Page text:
Value-Engineered Packaging: Lowering Costs & Improving Performance
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Brands selling a physical product all share the need for packaging.
Whether it's vintage posters, truck engines, cell phones or underwear, packaging is an inevitable business expense.
New, old, big, small brands often leave packaging to the last minute when developing and launching a new product.
Stakeholders are often sucked into the 'sexiness' of managing the brand or developing the product, that packaging is left to last.
A go-to, off-the-shelf kind of box is the most common solution when this happens. And while there's nothing wrong with that, this box starts to cost you money as you try to grow and scale your business, a process usually complemented by lowering expenses.
The reality of packaging design is that a standard corrugated mailing box isn't always the best solution.
For most products, it's overprotective, half-empty, heavy, and takes up more space than it should on your warehouse shelves.
The answer to this problem lays in value-engineered packaging.
What is value-engineered packaging?
Value-engineered packaging takes an engineering approach to designing the best possible packaging solution from the ground up.
Costs, security, performance and sustainability all influence the design and mass production of the packaging from the very start of the process.
The result is a packaging solution tailored to your product(s), one that keeps costs down, space and weight at a minimum and increases the efficiency of your fulfilment process.
Value engineered packaging can also create a single packaging solution for several products.
This process, called standardisation, lowers your ongoing packaging costs and helps you leverage the economies of scale.
Here are several concepts to consider if you're considering value-engineered packaging.
Your packaging engineer.
A packaging engineer is an individual that 'does' the design and prototyping of your customised packaging.
Good packaging engineers have a background in design and engineering.
Exceptional packaging engineers have experience with:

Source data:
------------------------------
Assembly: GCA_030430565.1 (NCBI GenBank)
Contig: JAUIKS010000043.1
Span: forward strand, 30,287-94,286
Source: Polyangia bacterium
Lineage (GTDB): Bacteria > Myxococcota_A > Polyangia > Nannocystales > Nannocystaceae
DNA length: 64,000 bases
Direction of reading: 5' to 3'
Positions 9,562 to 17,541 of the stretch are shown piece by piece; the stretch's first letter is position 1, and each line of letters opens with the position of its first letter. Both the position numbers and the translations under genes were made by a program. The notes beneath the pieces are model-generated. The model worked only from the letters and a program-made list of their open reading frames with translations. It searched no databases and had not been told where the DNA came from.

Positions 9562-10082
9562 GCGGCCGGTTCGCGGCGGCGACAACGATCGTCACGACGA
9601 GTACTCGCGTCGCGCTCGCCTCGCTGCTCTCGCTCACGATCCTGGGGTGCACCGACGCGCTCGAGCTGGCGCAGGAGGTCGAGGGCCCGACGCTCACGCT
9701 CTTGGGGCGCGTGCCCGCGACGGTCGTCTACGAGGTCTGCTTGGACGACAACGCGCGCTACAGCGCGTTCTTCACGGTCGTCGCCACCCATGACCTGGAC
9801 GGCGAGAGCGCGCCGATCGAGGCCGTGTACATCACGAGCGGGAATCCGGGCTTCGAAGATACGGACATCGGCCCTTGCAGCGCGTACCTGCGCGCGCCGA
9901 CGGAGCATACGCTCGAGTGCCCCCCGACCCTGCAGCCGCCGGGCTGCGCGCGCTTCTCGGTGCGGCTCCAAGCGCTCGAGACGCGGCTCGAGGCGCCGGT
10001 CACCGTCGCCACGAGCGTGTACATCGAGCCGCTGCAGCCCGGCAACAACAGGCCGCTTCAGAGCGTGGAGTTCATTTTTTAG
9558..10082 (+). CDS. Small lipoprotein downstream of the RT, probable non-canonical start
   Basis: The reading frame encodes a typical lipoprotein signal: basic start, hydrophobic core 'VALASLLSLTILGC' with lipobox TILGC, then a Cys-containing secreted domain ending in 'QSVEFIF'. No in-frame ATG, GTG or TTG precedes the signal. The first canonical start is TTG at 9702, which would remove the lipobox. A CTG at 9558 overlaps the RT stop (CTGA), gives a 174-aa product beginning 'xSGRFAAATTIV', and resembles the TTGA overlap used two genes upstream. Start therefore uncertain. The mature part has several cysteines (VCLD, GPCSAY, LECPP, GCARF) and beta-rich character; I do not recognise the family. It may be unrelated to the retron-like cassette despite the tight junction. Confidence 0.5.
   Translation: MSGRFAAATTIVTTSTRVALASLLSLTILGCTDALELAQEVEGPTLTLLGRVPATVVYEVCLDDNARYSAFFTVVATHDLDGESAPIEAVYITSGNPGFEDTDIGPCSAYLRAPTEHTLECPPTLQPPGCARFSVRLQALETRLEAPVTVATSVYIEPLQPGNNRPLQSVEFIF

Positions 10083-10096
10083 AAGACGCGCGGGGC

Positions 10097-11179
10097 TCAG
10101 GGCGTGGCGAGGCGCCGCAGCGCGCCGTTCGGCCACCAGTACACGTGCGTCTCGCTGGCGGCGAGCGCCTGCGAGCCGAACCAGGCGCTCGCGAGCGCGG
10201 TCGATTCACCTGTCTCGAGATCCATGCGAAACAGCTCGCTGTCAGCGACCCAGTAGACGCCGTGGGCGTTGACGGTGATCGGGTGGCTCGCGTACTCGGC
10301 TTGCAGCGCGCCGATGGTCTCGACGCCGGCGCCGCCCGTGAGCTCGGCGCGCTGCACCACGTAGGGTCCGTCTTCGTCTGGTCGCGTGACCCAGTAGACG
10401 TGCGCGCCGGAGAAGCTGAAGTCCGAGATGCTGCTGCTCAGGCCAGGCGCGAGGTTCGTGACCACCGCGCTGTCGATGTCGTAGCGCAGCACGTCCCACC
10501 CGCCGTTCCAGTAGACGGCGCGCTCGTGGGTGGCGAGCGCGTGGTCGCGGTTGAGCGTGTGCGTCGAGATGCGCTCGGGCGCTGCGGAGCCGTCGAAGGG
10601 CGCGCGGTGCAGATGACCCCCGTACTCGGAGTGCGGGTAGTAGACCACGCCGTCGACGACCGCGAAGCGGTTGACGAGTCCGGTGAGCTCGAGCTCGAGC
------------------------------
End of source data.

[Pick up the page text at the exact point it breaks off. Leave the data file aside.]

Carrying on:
- Graphic Design & branding
- Materials technology
- Supply chain logistics
- Logistics infrastructure
- Business operations
In other words, a wide range of soft skills is something to look for when you work with a packaging engineer - not to mention years of experience in the role.
Packhelp's lead Packaging Engineer is Artur Obolenski - an engineer with an extensive work record of designing packaging from the ground up for countless products in a wide variety of environments.
He and his team at the Packhelp Lab work with many small and medium businesses, helping them design a packaging solution from the ground up, with costs and efficiency in mind.
Send a brief of your packaging idea to Artur and his team
Don't reinvent the wheel
Sustainability is a reason that many brands want to value-engineer their packaging.
All too often, we hear of seaweed being the best eco-friendly packaging, furniture that comes in mushroom-based packaging, or mailing bags that biodegrade into nothing.
These are fantastic solutions, and they are the way forward. But they're not always a practical solution for every brand.
Cutting edge packaging materials are usually significantly more expensive, and the raw materials are hard to source.
What's more sustainable than any of the solutions mentioned above is a simple cardboard box designed to remove the need for bubble wrap.
Or a mailer box that meets Royal Mail standards.
Or a simple paper-padded envelope.
If sustainability is your main priority, using less is often the best and most effective way forward.
And this is a theme that's prevalent in all areas of value-engineered packaging - using less and using what's there much more effectively.
Packaging isn't just a 'box.'
If your goal is to create the best box type, you'll create the best type of box.
But a box isn't always the best type of packaging.
Boxes are square or rectangular.
But not everything is square or rectangular, so there's often a lot of wasted space inside said boxes.
Sure, you can pack out that empty space with a void fill like tissue paper, but that's another expense on another product.
What's more, the triple-layer of a corrugated cardboard box is often overkill in terms of protection.
Mailing boxes are the go-to packaging solution for many brands in the world of ecommerce, as they're versatile and cheap thanks to the fact that they're made in such high volumes.
But the truth is that a mailer box may not be the best solution for you.
If it is, a packaging engineer can create a corrugated mailer box specifically for your product that removes the need for other packaging products to fill up empty space.
If a mailing box isn't the best solution for you, an envelope, mailing bag, or cardboard tube may be a better alternative.
When redesigning your packaging from the ground up, it's not about thinking outside the box. It's about forgetting that there's a box entirely.
Sustainability and value-engineered packaging
You read a little about sustainable packaging earlier and how value-engineered packaging can help.
Here's a closer look at why value-engineered packaging is better for the environment than off-the-shelf packaging.
Less is more. And packaging designed specifically for your product uses no more than what's necessary.
No surface is too big, no edge too long, and all internal space is used.
Every square centimetre of packaging serves a purpose.
At the other end of the chain, there's less packaging for your customer to dispose of.
Even if that packaging is entirely biodegradable, creating a situation that uses less eco-friendly packaging is a better solution than using too much of it.
Lower carbon footprint